Florida reporting first known cases of omicron COVID-19 variant

The James A. Haley Veterans’ Hospital in Tampa is reporting its first case of the omicron COVID-19 variant. Meanwhile, on the east coast, another patient tested positive for the new variant.

The Tampa patient has mild symptoms and recently traveled outside the U.S., a spokesperson told FOX 13.

Tampa hospital officials did not specify where the individual traveled or the patient’s age and gender. They also have not said whether the patient is vaccinated.

According to the Tampa Bay Times, a second case was confirmed Monday in St. Lucie County.

James A. Haley Veterans’ Hospital officials say veteran and their families can learn more about where to get the COVID-19 vaccine here: https://www.tampa.va.gov/services/covid-19-vaccines.asp.

The new variant was reported to the World Health Organization in late November. On December 1, the first U.S. case was confirmed. Health officials say, based on early reports, it appears to have higher transmission than the delta variant.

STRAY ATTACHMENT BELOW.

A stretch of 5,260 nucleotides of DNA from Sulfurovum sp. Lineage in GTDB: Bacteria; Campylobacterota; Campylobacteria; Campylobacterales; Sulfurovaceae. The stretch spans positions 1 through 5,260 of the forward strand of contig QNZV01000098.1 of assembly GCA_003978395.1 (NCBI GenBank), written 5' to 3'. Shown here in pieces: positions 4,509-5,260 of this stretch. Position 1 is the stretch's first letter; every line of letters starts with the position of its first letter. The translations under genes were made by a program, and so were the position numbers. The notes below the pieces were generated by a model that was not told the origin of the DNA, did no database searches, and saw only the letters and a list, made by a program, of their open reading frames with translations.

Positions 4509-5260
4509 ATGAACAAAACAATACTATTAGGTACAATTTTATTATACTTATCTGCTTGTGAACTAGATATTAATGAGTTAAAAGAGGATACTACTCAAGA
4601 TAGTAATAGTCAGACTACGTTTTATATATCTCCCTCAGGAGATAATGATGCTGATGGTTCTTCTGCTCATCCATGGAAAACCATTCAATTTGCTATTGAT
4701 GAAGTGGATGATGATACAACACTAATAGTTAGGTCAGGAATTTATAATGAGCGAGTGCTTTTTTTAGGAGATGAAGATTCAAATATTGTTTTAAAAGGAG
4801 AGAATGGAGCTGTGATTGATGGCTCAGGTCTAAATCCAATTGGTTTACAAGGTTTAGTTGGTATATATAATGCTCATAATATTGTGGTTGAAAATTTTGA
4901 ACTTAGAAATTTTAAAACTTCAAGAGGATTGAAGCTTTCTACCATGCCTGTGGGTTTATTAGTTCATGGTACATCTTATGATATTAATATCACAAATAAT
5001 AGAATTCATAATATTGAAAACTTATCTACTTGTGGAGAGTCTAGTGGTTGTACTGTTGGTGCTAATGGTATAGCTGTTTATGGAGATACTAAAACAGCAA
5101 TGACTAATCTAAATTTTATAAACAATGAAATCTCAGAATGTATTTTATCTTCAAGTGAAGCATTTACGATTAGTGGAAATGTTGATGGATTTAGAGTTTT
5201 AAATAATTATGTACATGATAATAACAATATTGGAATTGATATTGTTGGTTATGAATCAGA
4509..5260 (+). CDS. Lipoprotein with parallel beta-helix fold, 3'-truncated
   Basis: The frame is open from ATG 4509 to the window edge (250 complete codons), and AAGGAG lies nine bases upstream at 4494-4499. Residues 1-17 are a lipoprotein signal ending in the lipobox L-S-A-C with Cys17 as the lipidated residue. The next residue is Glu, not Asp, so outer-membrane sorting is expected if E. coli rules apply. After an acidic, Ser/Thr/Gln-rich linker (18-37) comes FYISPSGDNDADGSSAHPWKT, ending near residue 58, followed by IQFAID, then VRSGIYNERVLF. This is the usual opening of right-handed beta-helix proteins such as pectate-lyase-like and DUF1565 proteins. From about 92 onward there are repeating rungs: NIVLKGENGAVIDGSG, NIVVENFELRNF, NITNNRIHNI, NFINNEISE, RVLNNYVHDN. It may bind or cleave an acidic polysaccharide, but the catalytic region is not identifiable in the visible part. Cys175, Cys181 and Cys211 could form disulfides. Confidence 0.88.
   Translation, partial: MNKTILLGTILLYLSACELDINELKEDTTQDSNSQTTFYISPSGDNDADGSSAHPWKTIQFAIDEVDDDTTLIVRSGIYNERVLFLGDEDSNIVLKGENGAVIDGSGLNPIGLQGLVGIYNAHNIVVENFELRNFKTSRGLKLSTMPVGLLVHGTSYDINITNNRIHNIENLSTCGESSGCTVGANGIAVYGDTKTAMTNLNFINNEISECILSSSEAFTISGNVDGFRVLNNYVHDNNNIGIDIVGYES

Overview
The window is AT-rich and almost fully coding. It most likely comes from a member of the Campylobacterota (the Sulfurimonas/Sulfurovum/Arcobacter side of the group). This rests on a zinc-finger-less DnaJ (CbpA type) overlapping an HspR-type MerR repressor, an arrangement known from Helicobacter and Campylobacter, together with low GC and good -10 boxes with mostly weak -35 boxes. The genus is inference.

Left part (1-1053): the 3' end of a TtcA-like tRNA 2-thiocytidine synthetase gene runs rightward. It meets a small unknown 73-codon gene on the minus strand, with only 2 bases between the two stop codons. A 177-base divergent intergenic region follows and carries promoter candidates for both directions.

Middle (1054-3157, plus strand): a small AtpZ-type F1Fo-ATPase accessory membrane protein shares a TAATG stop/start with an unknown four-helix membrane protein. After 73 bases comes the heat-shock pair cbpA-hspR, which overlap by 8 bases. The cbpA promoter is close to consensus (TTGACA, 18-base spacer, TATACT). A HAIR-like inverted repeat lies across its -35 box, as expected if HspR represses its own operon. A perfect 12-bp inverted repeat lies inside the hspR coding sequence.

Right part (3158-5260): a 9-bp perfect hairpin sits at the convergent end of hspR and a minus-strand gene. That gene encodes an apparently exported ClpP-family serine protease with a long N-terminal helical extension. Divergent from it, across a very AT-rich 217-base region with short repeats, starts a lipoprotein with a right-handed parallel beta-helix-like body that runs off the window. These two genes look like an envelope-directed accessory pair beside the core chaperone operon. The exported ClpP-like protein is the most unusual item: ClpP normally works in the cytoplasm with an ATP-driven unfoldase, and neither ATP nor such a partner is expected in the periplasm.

"Despite the increased attention of omicron, delta continues to be the main variant circulating in the United States," according to the CDC, adding they are working to monitor the spread of the omicron variant.

Dr. Marissa Levine, the director of the University of South Florida Center for Leadership in Public Health Practice is not surprised the variant is present in Florida.

"We are a very interconnected world, and as you saw, people travel," she said.

She says it appears the omicron variant's mutations make it easier to transmit, though it is still unclear how sick it makes people, whether it can get around vaccines, or if reinfections will occur more frequently.

"The preliminary data demonstrates not necessarily a more serious disease," said Levine. "But we don't know that for sure because a lot of the early cases were among younger population."

That's why she says shots and boosters are even more important now. 

Right now, 60% of Americans are considered fully vaccinated, with only about 24% of those having received booster doses.

"It is really ramping up our whole immune system to be able to respond," said Levine. "It might have better capability to respond to things that are different like omicron."

The key, she says, is keeping an eye on our local data, especially when it comes to hospitalizations. 

New case positivity is at about 2.5% statewide, but new cases did tick up slightly, from about 9,600 to almost 11,000, last week.

"Whatever is circulating is likely going to continue to circulate," said Levine. "We need to watch very carefully to see if numbers go up, but more importantly, if hospitalizations go up, because I think that is a more reliable number at this point."